*Literary Spoilers abound*
Because he was a lazy get.
Not really. In fact, it was probably a confusion of paranoia and perfectionism. Dude was a bit messed up.
(Aside: I did a 4000 word essay on this question for my degree, it was shit, because Kafka gave me a breakdown, but I’ll dig it up anyway.)
Anyway, the key point, as I remember, was the fact that unfinishability and endlessness were key tropes in Kafka’s work. So whatever the why was, it was a particular aposite fact.
But then, I think there’s a reason for that. When you spend your life’s work looking at inevitability and impossibility, it must induce a certain state of mind.
Let’s look at a couple of the short stories first.
In the Judgement, we actually get a proper act of finality. Upon his father’s judgement, George Bendemann throws himself off a bridge into the river below. It seems unreasonable, even as much as we can see George is trapped by his father’s diktats. But we have an ending. It’s powerful, and the image of the traffic continuing to pass over the bridge, regardless of the uncanny death, lingers.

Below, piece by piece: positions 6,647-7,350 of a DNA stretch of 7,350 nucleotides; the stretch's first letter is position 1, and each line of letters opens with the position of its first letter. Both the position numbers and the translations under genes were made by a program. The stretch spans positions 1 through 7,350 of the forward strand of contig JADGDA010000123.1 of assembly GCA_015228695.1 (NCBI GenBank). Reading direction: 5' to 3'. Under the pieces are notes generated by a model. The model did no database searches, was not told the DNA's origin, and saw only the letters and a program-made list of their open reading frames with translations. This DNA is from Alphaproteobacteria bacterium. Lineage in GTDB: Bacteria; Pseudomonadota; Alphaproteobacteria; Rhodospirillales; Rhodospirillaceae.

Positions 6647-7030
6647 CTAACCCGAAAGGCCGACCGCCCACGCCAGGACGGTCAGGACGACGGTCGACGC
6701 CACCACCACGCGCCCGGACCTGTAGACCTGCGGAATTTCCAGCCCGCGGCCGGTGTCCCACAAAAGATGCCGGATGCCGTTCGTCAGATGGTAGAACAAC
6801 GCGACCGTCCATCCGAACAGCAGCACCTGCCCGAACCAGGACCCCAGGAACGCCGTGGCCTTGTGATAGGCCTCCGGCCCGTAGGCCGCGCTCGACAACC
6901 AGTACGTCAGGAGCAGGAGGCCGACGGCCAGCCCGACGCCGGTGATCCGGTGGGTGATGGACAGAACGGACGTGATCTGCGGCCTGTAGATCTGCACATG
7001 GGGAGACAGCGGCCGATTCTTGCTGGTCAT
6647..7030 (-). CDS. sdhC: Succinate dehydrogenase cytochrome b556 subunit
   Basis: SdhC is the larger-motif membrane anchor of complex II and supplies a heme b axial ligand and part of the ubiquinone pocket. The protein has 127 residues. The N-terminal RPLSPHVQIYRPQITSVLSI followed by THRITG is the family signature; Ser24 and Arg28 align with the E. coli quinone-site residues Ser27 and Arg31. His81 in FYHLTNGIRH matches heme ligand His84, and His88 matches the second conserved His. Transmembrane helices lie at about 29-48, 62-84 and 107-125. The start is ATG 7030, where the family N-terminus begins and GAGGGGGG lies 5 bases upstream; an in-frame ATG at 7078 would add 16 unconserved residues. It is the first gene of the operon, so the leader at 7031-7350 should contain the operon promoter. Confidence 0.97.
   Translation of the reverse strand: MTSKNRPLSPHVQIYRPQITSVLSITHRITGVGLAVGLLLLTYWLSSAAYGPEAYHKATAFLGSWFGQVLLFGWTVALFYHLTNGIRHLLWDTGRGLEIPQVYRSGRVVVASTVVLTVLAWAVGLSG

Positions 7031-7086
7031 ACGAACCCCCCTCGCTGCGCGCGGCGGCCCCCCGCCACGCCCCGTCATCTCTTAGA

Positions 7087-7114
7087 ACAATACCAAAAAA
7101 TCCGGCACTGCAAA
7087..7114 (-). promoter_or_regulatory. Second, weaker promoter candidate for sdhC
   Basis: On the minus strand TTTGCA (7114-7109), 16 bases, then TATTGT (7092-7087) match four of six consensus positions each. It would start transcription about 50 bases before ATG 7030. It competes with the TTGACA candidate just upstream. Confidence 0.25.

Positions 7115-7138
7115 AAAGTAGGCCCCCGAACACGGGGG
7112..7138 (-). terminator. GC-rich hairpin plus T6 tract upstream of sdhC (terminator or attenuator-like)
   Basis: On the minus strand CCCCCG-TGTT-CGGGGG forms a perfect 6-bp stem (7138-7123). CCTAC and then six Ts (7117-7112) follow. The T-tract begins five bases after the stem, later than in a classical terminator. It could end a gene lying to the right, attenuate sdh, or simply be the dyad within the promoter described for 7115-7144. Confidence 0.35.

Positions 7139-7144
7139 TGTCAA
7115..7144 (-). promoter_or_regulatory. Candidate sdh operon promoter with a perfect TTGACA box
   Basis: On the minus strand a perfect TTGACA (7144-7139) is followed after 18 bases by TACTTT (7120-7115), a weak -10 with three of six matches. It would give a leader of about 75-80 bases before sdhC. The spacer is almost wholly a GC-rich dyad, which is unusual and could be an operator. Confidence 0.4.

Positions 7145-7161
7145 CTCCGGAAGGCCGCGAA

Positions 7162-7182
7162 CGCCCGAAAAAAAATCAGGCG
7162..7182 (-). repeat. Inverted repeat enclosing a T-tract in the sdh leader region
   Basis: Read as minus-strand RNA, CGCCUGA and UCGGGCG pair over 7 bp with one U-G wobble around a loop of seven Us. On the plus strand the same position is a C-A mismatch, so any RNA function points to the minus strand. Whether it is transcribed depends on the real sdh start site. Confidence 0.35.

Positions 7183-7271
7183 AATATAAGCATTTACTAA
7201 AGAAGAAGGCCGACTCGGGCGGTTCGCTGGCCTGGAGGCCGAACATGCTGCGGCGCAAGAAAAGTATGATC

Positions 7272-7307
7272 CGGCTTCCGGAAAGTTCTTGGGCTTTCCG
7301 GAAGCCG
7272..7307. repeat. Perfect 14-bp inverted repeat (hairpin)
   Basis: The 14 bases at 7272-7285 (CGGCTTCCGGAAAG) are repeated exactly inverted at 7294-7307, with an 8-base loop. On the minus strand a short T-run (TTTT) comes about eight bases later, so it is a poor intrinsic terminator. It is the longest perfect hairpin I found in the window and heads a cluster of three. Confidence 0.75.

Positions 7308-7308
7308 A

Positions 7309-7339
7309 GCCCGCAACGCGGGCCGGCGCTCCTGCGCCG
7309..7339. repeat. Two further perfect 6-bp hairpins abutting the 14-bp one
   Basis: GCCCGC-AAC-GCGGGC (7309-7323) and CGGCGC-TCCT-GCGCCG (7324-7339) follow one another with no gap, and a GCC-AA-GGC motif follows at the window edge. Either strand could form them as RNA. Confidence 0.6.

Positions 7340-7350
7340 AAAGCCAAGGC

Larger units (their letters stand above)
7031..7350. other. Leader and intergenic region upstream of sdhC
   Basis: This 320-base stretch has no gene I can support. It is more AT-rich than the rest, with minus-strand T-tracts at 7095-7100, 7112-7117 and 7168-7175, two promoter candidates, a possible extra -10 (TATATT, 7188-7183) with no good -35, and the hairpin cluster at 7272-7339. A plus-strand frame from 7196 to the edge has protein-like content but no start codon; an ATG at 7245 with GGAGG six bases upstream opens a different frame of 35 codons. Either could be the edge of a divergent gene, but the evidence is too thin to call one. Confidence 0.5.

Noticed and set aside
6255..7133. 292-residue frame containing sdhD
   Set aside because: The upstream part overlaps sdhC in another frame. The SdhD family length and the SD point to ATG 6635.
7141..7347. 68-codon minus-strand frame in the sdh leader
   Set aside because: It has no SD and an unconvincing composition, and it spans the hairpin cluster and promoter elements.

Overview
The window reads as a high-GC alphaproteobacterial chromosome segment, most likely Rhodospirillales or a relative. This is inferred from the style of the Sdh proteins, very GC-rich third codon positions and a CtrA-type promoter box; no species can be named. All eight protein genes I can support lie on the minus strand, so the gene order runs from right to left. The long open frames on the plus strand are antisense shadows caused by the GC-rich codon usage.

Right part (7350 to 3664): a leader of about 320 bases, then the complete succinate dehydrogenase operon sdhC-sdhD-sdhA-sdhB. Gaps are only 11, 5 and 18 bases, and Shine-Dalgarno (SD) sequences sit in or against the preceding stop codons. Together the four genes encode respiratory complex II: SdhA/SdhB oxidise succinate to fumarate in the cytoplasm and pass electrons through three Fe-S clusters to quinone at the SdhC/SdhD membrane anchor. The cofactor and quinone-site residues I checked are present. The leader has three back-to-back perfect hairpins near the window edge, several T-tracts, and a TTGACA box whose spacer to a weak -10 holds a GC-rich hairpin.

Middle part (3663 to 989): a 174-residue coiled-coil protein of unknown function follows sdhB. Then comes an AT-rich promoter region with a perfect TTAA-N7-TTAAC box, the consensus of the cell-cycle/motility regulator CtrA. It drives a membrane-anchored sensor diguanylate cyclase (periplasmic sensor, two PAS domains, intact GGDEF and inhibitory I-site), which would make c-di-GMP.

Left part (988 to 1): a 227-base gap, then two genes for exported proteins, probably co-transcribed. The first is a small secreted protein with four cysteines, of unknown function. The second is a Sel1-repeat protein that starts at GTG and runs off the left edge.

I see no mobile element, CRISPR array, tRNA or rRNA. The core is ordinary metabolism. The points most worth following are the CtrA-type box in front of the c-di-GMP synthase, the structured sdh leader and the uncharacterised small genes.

One of my favourite endings in Kafka is that prophesied by The City Coat of Arms. This idea of a city that starts to worship the foretelling of it’s own smiting, as it gets bored and squabbles over it’s attempted Tower of Babel.
This kind of bleak humour. Grim inevitability (of an impossible and normally unforeseen event) is hilarious to Kafka, even as it clearly gets him stuck.
I think, if you spend your life thinking about these kind of knots, you become fairly unhappy. Or at least erratic.
So he embarked on three novels, and even the ‘complete’ one (the Trial) feels ridiculously uneven, as if it is rushed towards an ending ahead of time. I imagine that Franz was just happy to realise he knew how it would end. The rushedness of it only makes the the execution of Josef K even more brutal. And again, those final words ‘Like a dog’, haunt.
And that’s one of the keys. There’s a haunting in Kafka. His characters are haunted by the accusations of intricate legal systems, or their father, or prophecy, or machinery, or ‘nature’, or whatever. Then we end up haunted. These tapered ragged endings. These monstrously inexplicable endings. The occasional bleak punchline.
They haunt. They stay with you. They never end.
I don’t think Kafka did it on purpose, I just think he was never satisfied by what he wrote. The effect is the same either way.
He wrote his most famous work (the Metamorphosis) almost entirely in one sitting. He said that was the most satisfying, successful way to write.
You can see where it tapers off towards the end. The bit he wrote the morning after. I think he would never have been happy with something he didn’t finish in one sitting. So novels were out of the question.
I know the feeling.
Illustration by Andy.